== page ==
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    MP through linear fit of randomly timed observations
    From: Jaap vd Heide
    Date: 2012 Jan 26, 09:53 -0800

    Hi all,

    I have been experimenting with fitting a straight line (linear function) in order to find MP / LAN or whatever you might call it, through points derived from randomly timed observations near transit.

    These experiments are based on the assumption the function for the change of altitude near transit in "Bowditch" is correct. Because if it is true that near transit the change of altitude C adhers to the function C=a/60*t^2, there apparently is an equation H(t)=H_transit - a/60*t^2 describing the altitude of the heavenly body near transit and thus a an equation H'(t)=-2a/60*t describing the rate of change of altitude. (Which is 0 when t=t_transit [M.P.])

    Fiddling around with these equations in the more generalized form y=at^2+b and y'=2at I found that for each pair t_I and t_II it is true that y'((t_I+t_II)/2)=(y(t_II)-y(t_I))/(t_II-t_I).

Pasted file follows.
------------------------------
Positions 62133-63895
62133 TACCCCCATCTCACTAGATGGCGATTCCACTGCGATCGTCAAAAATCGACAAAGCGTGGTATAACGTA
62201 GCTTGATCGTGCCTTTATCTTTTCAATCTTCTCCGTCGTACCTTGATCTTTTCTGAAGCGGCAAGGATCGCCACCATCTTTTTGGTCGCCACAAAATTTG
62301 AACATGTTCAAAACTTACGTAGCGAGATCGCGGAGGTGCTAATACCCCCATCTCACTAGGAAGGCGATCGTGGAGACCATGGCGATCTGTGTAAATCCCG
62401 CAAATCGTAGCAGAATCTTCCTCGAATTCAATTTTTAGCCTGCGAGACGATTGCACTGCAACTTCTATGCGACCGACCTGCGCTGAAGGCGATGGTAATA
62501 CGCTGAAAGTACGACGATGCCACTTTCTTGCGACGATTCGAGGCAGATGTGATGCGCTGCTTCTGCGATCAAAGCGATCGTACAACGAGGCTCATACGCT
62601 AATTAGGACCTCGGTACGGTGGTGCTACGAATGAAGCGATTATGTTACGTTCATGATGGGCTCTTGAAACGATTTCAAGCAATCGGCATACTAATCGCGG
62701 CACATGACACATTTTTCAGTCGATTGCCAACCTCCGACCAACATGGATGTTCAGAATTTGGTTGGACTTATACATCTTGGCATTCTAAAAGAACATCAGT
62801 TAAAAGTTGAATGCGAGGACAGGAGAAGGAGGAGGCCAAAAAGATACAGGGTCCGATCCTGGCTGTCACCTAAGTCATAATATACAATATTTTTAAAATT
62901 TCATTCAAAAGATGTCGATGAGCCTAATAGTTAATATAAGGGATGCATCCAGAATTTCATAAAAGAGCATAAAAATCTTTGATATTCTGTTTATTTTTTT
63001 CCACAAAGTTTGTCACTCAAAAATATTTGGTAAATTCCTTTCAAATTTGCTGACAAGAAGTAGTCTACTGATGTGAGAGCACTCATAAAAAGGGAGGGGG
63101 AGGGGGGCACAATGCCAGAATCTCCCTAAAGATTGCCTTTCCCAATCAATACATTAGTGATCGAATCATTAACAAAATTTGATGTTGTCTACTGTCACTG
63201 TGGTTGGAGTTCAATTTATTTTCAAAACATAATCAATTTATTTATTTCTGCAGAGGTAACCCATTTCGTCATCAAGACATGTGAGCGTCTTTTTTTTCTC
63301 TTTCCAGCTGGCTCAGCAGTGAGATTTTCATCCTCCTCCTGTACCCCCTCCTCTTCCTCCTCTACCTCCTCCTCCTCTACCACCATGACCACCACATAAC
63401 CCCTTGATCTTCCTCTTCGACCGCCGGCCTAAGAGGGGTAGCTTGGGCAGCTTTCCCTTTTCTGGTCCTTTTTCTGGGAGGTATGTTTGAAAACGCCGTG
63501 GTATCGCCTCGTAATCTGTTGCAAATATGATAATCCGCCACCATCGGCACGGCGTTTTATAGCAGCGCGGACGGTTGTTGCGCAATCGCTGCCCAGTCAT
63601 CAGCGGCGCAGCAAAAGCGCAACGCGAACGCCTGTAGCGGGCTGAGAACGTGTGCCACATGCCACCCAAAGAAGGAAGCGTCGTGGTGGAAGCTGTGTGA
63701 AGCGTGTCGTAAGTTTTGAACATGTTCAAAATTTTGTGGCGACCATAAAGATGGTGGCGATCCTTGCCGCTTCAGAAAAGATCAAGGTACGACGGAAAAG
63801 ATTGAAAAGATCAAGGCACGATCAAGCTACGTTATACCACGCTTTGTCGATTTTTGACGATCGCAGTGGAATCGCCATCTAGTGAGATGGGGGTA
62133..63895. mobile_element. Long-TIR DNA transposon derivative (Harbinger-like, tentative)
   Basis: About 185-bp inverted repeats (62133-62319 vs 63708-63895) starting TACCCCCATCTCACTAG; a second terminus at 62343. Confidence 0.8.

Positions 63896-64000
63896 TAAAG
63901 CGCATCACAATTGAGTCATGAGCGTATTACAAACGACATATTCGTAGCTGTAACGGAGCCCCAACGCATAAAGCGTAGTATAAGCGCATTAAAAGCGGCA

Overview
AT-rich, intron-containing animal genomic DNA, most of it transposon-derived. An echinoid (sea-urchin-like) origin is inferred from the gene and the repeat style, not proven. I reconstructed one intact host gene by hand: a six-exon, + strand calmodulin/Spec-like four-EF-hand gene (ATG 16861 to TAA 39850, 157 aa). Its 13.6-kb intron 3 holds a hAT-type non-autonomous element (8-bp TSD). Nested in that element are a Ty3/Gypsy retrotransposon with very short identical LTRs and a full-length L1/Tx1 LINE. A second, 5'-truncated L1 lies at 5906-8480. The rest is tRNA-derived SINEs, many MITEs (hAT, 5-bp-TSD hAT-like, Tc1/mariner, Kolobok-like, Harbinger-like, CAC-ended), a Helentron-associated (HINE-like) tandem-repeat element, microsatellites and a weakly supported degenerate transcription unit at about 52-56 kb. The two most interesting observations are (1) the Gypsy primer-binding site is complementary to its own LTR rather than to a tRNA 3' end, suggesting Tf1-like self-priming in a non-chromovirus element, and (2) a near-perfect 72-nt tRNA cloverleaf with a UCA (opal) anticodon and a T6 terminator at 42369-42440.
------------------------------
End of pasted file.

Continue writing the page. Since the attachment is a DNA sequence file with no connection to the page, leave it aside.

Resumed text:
Translated back to the "Bowditch function" and the altitude equation derived from it, each pair of observations made yields a point on the 'rate of change"-graph, with coordinates ((t_I+t_II)/2,(H(t_II)-H(t_I))/(t_II-t_I)).

    I have been doing some testing, first producing apparent altitudes with Stellarium 0.11.1 [www.stellarium.org], then determining the time of transit through the mechanism described above.

    Sets of 5 to 7 randomly timed "observations" yield a time of transit with an error of 10-15 seconds when the "observed" altitudes are just rounded to the nearest 0.2' (as if measured with a good quality "drum"-sextant) and an error up to 45 seconds when an extra random error of +/- 0.2' is introduced. (With the Excel function RAND())

    I have done the line-fitting based on the least-squares linear estimation function LINEST() in MS Excel, but it could offcourse also be done "eyeballing" with the aid of a ruler and pencil.

    I would appreciate comments.


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